Owing to Thailand’s recent floods, the country’s central bank has slashed its growth forecast for 2011 from 4.1% to 2.6%.
That may not sound like much. But remember that it is now October, so most of the growth in the year has already happened (barring seasonal fluctuations for Christmas).
That means output in the last quarter must be expected to fall dramatically.
An analyst at Barclays Capital, Singapore, predicted a likely 15%-20% drop in production from one month to the next. The same analyst expects “a sharp recovery” in the first quarter, 2012.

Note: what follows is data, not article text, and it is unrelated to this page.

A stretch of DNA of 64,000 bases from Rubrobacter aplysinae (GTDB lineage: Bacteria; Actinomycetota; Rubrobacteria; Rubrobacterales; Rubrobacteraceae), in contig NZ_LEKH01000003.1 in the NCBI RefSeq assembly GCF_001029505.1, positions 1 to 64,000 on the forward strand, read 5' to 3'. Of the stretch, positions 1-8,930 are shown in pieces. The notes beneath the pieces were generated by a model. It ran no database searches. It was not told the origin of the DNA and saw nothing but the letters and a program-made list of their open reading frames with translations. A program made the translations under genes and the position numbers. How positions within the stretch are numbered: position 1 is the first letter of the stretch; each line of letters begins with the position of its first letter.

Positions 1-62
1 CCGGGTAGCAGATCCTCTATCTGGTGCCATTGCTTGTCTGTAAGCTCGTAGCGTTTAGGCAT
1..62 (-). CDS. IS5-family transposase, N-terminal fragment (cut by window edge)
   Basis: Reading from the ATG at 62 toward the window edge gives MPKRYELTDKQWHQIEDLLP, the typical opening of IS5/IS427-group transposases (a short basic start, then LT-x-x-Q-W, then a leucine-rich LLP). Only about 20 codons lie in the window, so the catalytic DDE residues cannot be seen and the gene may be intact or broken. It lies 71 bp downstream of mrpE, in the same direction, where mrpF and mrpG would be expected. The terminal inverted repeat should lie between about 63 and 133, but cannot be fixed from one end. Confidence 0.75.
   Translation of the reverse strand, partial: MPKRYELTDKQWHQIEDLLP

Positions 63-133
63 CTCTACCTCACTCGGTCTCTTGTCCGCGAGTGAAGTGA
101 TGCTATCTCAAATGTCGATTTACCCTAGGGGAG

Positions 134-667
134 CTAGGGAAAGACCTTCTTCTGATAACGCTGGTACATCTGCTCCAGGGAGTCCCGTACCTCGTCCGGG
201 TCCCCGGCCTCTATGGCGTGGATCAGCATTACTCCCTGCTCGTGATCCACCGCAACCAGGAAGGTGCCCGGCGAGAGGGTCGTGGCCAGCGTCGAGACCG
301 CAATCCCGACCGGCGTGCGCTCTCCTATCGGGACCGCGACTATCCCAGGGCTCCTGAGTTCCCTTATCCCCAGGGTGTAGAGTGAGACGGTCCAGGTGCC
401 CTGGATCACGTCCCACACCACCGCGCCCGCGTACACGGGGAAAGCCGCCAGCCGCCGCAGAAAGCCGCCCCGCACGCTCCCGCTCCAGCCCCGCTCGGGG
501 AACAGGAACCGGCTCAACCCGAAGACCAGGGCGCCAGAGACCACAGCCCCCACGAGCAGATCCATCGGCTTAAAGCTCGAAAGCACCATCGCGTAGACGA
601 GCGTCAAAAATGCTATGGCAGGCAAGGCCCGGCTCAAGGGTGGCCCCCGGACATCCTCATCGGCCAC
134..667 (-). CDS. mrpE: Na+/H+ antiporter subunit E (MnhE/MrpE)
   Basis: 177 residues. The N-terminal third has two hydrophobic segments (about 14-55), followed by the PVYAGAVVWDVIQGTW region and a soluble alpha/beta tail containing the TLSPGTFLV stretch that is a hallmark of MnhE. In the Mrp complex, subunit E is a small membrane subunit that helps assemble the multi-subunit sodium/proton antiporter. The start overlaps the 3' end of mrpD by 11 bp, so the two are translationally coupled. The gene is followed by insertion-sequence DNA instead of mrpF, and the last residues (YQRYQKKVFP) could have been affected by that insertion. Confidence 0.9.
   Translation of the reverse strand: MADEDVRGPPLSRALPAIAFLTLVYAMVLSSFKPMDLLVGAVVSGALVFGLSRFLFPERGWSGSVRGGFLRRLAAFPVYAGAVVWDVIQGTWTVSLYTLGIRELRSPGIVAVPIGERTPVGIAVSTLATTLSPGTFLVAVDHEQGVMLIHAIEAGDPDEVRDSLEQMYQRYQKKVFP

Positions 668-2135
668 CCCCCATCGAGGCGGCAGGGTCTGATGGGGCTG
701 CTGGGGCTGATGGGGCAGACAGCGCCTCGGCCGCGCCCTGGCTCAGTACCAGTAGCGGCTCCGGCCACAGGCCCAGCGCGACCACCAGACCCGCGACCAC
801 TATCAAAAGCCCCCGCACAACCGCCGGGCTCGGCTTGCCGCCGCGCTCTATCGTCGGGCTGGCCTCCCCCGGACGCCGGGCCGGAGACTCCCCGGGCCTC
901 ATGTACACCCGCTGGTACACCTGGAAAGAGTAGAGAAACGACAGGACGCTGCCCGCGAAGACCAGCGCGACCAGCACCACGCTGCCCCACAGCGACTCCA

‘Climate change’ and ‘global warming’ sound very gentle. But the reality is that they can bring the same kind of volatility to physical markets that we have seen recently in financial markets.
The downturn is inevitable once the rain has fallen. But customers may be forced to switch to other suppliers. The upturn next quarter is less than certain.
If we do not want to live with this kind of volatility then we need to do something about climate change.